Modern liberalism is a loose affiliation of people who have either wet or dry rot, both intellectually and spiritually. Deepak Chopra, for example, is a quintessential case of wet rot, but the entire liberal media also falls into this category. Most of liberal academia suffers from wet rot -- we are speaking of the humanities, of course. Conversely, a scientistic academic such as Richard Dawkins might as well be the poster child for dry rot.

Man is situated in a hierarchically organized universe of meaning. This being the case, of course science is one vehicle for disclosing universal meaning on a particular level. But to suggest that science is in any way capable of disclosing the meaning of higher levels is the essence of postmodern barbarism: it is dry rot.

Here are some aphorisms that go to the problem of dry rot:

--To believe that science is enough is the most naïve of superstitions.

--Nothing proves more the limits of science than the scientist’s opinions about any topic that is not strictly related to his profession.

Scientific ideas allow themselves to be easily depraved by coarse minds.

An irreligious society cannot endure the truth of the human condition. It prefers a lie, no matter how imbecilic it may be.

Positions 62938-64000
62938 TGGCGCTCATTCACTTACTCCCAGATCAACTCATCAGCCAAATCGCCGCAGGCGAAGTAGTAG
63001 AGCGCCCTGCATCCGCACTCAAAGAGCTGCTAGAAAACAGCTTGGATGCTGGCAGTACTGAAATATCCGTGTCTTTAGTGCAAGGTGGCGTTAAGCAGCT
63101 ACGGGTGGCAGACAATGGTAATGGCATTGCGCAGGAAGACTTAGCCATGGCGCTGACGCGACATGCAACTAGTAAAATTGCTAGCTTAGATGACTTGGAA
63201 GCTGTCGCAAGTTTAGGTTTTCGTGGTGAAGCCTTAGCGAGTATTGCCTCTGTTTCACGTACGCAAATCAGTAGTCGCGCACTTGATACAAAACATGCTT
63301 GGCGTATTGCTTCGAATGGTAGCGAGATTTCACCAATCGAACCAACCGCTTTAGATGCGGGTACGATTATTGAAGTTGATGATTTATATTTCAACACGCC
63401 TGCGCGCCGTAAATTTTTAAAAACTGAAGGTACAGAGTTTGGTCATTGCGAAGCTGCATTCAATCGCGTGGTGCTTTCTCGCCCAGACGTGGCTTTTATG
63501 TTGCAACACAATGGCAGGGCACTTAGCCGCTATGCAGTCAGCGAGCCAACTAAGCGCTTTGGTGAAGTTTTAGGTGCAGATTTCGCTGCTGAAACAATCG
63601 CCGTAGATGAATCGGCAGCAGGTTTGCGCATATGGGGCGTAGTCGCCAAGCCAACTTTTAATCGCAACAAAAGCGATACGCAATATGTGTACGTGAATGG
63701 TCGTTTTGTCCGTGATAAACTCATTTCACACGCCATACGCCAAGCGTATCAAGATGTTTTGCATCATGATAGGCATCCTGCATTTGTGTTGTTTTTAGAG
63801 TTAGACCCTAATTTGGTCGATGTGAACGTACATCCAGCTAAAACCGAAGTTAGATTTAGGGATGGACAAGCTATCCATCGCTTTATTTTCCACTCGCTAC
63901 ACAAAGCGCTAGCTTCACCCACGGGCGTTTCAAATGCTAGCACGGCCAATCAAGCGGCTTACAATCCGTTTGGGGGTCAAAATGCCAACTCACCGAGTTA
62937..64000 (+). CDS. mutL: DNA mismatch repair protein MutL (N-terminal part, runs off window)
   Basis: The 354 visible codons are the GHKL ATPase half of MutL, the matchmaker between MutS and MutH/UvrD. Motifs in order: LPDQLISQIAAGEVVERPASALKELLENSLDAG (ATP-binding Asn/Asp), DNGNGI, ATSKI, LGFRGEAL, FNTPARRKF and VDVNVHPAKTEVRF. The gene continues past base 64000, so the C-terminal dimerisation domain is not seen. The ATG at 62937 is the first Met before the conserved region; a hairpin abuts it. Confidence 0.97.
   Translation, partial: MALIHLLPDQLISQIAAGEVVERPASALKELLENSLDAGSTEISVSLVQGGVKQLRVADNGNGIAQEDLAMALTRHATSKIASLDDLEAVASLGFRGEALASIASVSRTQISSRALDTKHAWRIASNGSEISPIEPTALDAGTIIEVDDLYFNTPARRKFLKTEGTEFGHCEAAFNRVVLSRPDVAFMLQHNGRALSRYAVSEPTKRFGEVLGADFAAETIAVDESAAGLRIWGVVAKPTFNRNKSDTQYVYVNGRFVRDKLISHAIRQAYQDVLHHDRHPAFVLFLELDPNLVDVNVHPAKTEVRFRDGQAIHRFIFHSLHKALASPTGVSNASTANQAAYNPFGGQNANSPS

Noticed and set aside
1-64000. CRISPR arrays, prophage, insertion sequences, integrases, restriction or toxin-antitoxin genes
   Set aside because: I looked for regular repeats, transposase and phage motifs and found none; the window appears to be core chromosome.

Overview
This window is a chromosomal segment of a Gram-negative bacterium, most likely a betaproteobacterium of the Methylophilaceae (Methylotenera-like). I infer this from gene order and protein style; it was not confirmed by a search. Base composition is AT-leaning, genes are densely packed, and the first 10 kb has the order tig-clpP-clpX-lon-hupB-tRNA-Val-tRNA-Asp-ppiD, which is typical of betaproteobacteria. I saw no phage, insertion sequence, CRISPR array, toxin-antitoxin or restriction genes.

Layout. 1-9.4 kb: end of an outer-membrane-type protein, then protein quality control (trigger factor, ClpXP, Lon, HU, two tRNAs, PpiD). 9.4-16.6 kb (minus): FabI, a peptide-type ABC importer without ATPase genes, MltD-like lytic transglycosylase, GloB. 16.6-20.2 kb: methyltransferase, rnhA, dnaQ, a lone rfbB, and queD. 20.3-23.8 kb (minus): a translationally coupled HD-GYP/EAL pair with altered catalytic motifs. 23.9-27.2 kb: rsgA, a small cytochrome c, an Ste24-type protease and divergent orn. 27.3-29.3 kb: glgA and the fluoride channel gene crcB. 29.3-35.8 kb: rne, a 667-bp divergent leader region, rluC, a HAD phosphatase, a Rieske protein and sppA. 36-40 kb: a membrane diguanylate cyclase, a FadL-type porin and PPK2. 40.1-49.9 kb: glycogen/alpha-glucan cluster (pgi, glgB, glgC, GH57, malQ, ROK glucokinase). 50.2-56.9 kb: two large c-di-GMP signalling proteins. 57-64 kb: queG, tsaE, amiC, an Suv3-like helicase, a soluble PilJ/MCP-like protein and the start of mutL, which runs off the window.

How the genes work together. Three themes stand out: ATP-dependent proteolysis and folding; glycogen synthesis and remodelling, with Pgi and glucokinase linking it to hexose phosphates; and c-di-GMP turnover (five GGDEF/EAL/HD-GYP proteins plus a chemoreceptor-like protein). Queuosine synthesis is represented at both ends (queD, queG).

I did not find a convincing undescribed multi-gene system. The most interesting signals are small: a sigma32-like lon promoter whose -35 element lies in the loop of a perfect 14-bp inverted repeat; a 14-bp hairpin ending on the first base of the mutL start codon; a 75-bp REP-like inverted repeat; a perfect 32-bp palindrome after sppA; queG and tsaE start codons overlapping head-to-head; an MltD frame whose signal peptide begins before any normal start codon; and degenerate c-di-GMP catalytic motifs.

Science easily degrades into fools’ mythology (NGD).

Conversely, a creationist yahoo who insists the world is 6,000 years old is a quintessential case of wet rot. Here are some aphorisms that go to this type of rot:

--Nothing is more dangerous for faith than to frequent the company of believers. The unbeliever restores our faith.

--If the fool hears it said that Christianity has social consequences, he is quick to assume that it has socialistic consequences.

--Every Christian has been directly responsible for the hardening of some unbeliever's heart (ibid.).

Now, just as there is psychopathology -- obviously -- there is, and must be, what we shall call "logopathology," which entails a failure of intellect and of spirit. In short -- and this is the key -- there is Reason (i.e., logos) and Spirit (pneuma), and our task is to maintain openness to both realms, horizontal and vertical.

Conversely, to be intellectually and/or spiritually closed -- or closed off from logos and pneuma -- is the basis of cultural pathology -- of the kind of pathology that made a Hitler possible.

Humanity today is divided between individuals who are simple and hard like steel bullets and individuals who are soft and unformed like a bunch of dirty rags. --Dávila

Sunday, May 12, 2019

The Radical Stupidity of Stupid Radicals

I've been reading Voegelin's Hitler and the Germans, which regards the idea of modernity from some angles I hadn't previously considered. The principles he discerns strike me as "universal," in the sense that they pertain to a spiritual sickness in modern man as such, not just to the Germans who made Hitler possible.

The sickness is, of course, leftism, but we need to dig a little deeper in order to understand its ultimate origins or principle.

When we say "modern man," we have a specific definition in mind. That is to say, for the vast majority of human history, cultures were organized around a spiritual ground -- what Schuon calls "the idea of Center and the idea of Origin":